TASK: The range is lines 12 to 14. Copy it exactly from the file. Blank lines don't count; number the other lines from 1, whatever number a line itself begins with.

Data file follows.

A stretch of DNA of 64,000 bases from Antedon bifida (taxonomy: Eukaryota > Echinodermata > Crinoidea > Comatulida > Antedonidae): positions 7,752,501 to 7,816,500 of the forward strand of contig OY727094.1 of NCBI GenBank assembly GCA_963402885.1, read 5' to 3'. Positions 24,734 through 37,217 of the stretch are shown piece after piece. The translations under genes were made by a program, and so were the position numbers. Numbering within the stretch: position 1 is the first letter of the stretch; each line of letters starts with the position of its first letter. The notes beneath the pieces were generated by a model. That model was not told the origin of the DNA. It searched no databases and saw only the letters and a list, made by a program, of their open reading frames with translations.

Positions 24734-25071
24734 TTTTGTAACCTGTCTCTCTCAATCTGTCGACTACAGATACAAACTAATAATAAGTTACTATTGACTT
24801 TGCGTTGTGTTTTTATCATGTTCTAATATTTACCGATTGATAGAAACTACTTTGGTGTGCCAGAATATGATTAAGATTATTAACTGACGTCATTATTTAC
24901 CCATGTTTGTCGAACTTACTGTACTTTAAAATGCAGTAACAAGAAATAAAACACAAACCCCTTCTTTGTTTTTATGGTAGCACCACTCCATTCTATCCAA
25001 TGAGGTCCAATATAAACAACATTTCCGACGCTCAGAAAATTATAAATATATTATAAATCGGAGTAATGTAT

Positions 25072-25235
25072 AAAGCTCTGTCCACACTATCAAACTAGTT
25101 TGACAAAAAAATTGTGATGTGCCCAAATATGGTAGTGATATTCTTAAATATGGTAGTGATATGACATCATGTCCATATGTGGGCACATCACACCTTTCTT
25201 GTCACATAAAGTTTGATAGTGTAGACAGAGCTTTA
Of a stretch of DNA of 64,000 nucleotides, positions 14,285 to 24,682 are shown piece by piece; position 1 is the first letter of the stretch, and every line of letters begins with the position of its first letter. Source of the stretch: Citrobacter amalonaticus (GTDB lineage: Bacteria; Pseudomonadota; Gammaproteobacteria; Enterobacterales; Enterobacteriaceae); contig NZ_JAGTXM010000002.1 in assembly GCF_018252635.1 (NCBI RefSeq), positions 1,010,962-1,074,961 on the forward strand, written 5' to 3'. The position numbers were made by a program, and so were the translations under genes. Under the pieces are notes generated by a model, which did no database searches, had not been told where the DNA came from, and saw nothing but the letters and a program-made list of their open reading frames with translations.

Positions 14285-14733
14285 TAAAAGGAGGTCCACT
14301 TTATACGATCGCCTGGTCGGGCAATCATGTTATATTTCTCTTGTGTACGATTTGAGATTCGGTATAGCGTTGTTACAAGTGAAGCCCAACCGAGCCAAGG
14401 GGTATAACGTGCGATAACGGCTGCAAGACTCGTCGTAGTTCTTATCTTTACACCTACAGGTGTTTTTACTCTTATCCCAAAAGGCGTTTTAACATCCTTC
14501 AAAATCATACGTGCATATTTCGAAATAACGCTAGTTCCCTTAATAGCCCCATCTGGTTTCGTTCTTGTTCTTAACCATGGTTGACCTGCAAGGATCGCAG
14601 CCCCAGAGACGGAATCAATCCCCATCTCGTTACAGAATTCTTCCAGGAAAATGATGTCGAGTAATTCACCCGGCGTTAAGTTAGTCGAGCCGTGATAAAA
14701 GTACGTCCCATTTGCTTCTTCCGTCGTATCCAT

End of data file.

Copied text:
Positions 14285-14733
14285 TAAAAGGAGGTCCACT
14301 TTATACGATCGCCTGGTCGGGCAATCATGTTATATTTCTCTTGTGTACGATTTGAGATTCGGTATAGCGTTGTTACAAGTGAAGCCCAACCGAGCCAAGG